{ Category Archives: poem }

The Cosmic Rhyme of Fives

sea star

Alone among a mussel cluster

a sea star glows in stillness,


like a smile

like sunshine while

the sea grass sways.



I stand in cold tide pools

because that

is where my bare white

feet make sense, alone among

the cosmic rhyme

of fives.


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Within Within


Within Within

When I turn the radio on
I want to turn the radio on
I want to turn the radio on
within within
I want to turn the radio on
I want to find a frequency without
a frequency without
to tune to
I want to find
a frequency
a frequency

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Notes from the Bonfire


fire notes

fire notes3

fire notes2

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Of A Wednesday


The week hangs from a Wednesday

dangling a loop

of dropped Saturdays

and Sundays

from an inversely

symmetrical chain

of Tuesdays and Thursdays;

The mid-day clasp of a Wednesday

opposites the dark medallion

of Saturday night.

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A Thing of Lasting Beauty

lasting beauty

The same air,
the same sea,
the same molecules-
these things don’t age
unless arranged,
organized by time
to attempt a deed,
accomplish a thing
finite and resolute,
a thing of lasting beauty
like the sky.

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How to Stare Up at the Stars

night sky

1. Find a dark clear night.

2. Walk outside to a clearing.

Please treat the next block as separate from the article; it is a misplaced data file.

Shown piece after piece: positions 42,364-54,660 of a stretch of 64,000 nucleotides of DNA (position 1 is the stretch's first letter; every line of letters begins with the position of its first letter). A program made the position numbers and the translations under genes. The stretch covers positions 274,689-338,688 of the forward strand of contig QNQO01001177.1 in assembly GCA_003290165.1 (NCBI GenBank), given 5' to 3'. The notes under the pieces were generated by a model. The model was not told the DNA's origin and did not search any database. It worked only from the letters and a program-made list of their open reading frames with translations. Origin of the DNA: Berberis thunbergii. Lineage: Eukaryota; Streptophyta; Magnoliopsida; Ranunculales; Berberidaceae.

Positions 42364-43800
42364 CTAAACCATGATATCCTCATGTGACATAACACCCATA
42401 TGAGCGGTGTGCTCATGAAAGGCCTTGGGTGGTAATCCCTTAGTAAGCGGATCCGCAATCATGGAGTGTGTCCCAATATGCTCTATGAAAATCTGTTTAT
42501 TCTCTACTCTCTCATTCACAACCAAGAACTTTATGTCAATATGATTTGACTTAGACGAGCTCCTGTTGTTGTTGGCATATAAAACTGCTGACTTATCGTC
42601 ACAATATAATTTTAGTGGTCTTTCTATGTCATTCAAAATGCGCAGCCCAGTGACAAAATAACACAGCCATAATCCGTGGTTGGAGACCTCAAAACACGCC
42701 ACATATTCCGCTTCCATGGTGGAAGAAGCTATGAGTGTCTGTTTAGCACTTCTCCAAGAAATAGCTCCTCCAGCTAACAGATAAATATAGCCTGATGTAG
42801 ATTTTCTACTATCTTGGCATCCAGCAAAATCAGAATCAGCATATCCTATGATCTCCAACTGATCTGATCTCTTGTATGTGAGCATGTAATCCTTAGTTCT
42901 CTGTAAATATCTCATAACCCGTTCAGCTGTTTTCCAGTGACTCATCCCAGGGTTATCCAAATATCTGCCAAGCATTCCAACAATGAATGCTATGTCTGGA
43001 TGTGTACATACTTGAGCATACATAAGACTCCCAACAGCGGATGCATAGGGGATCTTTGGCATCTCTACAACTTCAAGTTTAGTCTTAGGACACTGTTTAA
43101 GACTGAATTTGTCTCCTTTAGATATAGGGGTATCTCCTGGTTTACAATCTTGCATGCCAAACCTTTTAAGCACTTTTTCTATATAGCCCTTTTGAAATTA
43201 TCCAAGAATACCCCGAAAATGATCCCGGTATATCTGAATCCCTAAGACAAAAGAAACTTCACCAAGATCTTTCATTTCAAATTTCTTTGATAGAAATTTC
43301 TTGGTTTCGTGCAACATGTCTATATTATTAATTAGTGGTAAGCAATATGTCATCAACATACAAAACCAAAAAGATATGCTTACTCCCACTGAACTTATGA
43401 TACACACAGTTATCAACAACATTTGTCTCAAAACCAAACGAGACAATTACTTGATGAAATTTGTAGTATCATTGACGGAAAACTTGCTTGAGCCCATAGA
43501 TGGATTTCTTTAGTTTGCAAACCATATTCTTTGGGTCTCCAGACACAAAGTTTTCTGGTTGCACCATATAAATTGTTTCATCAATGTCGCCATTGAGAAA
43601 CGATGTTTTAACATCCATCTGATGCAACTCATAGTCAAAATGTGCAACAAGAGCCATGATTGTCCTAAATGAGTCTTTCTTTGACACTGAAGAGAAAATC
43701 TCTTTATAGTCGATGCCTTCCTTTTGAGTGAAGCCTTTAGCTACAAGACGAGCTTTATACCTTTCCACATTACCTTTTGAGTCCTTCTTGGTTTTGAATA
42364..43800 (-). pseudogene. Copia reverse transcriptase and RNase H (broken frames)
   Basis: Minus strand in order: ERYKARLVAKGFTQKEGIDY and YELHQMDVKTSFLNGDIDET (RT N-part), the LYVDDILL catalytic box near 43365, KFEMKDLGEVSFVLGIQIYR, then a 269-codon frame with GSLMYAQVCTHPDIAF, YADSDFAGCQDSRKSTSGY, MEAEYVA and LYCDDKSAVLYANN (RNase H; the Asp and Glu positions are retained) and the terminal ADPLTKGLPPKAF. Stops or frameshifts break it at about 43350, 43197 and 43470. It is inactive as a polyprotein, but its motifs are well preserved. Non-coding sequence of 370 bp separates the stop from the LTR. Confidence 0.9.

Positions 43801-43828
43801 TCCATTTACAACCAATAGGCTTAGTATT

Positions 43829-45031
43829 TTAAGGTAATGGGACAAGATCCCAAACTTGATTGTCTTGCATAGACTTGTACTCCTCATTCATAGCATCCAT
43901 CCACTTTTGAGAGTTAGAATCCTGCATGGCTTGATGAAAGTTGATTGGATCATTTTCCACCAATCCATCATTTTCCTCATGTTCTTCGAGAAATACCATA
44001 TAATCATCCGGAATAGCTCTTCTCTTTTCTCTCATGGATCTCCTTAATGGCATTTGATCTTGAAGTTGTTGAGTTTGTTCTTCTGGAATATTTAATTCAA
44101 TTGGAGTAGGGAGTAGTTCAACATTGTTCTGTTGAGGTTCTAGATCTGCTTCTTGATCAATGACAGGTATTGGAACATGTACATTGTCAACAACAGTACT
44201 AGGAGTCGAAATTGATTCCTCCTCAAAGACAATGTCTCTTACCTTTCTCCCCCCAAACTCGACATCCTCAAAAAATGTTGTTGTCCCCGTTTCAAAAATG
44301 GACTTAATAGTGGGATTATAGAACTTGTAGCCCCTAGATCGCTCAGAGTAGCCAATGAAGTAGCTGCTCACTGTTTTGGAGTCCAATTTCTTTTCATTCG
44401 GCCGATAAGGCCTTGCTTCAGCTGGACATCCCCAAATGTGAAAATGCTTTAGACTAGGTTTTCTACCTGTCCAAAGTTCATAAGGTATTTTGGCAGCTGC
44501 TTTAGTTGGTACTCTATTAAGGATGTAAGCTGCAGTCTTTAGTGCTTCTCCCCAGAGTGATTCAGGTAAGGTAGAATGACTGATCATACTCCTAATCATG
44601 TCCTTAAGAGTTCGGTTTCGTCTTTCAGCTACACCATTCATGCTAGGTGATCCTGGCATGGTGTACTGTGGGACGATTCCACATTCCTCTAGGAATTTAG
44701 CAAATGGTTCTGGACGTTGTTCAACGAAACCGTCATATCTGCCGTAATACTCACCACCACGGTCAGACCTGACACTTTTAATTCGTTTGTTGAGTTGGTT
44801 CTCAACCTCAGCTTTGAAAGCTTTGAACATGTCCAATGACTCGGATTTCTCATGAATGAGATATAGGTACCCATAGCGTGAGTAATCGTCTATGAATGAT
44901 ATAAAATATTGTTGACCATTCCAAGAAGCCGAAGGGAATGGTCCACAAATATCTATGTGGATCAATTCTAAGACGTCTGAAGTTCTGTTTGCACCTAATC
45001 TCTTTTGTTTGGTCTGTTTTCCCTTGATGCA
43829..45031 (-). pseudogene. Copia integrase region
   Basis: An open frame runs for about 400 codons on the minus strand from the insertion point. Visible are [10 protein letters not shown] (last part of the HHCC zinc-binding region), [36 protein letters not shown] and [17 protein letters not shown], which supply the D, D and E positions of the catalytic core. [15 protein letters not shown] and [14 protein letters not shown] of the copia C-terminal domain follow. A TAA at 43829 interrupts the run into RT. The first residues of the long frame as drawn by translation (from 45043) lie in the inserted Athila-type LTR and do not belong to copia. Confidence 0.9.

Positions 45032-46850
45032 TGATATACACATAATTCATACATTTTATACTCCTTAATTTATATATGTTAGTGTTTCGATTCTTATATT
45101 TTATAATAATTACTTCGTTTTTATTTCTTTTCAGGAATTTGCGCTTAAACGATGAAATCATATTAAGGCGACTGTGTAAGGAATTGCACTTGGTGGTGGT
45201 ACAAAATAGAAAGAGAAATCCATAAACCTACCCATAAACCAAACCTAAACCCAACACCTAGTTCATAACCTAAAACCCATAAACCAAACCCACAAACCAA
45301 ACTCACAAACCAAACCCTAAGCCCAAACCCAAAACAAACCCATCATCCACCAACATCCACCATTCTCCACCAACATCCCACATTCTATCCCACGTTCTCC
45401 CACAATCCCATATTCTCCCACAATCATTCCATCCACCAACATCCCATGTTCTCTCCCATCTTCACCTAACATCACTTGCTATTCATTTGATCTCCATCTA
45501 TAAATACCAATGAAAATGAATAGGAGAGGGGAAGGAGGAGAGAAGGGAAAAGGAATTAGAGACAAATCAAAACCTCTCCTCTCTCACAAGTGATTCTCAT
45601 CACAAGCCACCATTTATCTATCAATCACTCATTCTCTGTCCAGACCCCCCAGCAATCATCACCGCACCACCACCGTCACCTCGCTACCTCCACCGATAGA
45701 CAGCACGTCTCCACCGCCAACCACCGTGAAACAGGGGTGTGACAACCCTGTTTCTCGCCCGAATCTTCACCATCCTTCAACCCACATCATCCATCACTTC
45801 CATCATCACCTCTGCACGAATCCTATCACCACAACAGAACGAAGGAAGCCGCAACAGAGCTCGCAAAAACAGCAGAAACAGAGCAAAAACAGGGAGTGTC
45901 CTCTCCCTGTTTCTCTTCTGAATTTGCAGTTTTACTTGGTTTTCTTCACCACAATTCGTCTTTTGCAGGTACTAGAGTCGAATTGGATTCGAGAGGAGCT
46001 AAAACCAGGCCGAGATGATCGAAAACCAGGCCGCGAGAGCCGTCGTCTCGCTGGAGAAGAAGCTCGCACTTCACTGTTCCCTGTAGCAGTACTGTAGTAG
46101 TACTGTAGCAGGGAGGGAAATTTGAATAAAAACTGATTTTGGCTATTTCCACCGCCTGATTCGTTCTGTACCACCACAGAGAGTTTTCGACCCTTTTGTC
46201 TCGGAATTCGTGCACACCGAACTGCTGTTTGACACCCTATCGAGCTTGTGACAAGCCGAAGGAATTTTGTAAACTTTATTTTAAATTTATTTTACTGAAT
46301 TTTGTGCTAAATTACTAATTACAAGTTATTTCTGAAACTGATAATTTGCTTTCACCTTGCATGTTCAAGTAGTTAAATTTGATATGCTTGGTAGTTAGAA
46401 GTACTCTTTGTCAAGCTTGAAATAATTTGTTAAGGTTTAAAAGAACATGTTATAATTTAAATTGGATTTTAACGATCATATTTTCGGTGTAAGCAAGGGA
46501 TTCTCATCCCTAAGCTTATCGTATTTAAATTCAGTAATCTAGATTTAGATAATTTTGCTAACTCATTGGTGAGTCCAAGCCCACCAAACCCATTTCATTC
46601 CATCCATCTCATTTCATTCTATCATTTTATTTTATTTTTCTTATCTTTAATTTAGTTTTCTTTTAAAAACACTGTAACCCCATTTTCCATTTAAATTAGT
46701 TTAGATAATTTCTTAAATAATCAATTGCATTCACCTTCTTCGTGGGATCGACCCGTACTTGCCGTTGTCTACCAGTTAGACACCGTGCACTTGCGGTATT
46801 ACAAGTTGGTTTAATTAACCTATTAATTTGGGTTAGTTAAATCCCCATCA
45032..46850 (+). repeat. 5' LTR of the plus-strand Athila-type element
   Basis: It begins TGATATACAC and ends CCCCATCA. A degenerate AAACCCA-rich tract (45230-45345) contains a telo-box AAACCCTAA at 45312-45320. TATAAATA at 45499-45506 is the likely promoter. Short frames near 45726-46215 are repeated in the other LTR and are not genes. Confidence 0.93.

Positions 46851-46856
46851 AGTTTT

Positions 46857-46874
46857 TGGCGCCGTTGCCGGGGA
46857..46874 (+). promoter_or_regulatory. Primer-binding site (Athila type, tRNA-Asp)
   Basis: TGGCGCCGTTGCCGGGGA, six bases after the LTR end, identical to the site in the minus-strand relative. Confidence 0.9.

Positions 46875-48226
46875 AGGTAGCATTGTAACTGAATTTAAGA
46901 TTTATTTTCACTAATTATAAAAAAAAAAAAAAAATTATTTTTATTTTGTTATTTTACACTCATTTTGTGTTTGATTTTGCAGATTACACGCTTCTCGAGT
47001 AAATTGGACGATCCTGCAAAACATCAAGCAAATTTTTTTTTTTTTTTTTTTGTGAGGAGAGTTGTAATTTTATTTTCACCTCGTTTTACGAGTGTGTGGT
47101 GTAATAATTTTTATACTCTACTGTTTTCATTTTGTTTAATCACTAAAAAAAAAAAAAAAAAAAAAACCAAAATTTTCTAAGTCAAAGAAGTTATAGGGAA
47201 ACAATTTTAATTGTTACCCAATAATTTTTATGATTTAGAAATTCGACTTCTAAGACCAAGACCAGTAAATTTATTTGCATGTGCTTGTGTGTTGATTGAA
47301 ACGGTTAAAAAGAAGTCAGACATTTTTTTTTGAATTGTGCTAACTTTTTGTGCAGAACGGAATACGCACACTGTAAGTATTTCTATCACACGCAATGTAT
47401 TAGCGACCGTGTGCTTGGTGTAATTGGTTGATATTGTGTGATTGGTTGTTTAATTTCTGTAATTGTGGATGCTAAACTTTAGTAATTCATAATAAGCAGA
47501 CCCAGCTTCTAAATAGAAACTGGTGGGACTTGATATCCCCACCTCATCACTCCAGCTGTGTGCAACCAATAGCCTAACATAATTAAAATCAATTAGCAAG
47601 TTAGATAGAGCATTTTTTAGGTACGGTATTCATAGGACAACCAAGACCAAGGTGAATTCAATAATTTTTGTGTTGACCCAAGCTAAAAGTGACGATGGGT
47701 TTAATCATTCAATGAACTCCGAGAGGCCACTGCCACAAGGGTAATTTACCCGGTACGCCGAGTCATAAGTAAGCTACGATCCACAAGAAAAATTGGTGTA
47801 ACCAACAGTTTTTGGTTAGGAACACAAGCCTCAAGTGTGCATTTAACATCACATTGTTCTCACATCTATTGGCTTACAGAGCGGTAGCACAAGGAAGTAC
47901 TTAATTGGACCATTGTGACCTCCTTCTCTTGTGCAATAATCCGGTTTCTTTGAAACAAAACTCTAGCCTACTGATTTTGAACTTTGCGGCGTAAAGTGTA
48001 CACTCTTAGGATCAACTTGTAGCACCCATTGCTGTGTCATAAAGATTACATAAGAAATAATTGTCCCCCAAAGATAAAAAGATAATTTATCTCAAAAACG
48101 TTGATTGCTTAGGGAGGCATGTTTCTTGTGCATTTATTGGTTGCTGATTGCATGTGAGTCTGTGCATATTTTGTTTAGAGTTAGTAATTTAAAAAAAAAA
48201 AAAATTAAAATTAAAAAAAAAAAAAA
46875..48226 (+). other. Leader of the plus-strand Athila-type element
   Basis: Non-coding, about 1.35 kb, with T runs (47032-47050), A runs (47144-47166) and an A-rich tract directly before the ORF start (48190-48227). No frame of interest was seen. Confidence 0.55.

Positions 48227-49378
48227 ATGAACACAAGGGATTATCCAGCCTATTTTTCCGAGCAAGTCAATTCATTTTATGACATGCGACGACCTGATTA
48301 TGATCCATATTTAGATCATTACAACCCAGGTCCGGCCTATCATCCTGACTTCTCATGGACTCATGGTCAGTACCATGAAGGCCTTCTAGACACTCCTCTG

3. Stand straight.

4. Tilt your head all the way back.

5. Open your eyes wide.

6. Stare up at the stars.

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Tsuru Update: Sculpting the Basswood Crane


The crane, roughed-out in layers of basswood, almost ready for shaping

I’ve been laminating layers of basswood to shape into a large crane sculpture, to be cast in bronze as the feature of our Tsuru Project in Denver. With a specific gravity of 0.32 and non-directional, knot-free grain, the wood is lightweight, stable, and carves easily, making it the perfect material to shape into a stylized bird at this scale. Of equal significance to me, basswood comes from the linden tree, a species that thrives in regions where crane historically migrate.

I always like to find congruence between the forms I make and their material origin, however oblique or obscure. Since pre-Christian times, the tree was thought to have divine, healing powers throughout Northern European cultures, and its wood has since been carved and painted into panels and alters for religious iconography. In late spring, the linden tree produces a blossom that famously attracts honeybees, who make a distinctive monofloral honey with the nectar. The tree has always been associated with love, and is the subject of countless romantic poems:

Under the Tilia Tree

On the open field,
where we two had our bed,
you still can see
lovely both
broken flowers and grass.

On the edge of the woods in a vale,
sweetly sang the nightingale.

Walther von der Vogelweide (c. 1170–c. 1230)

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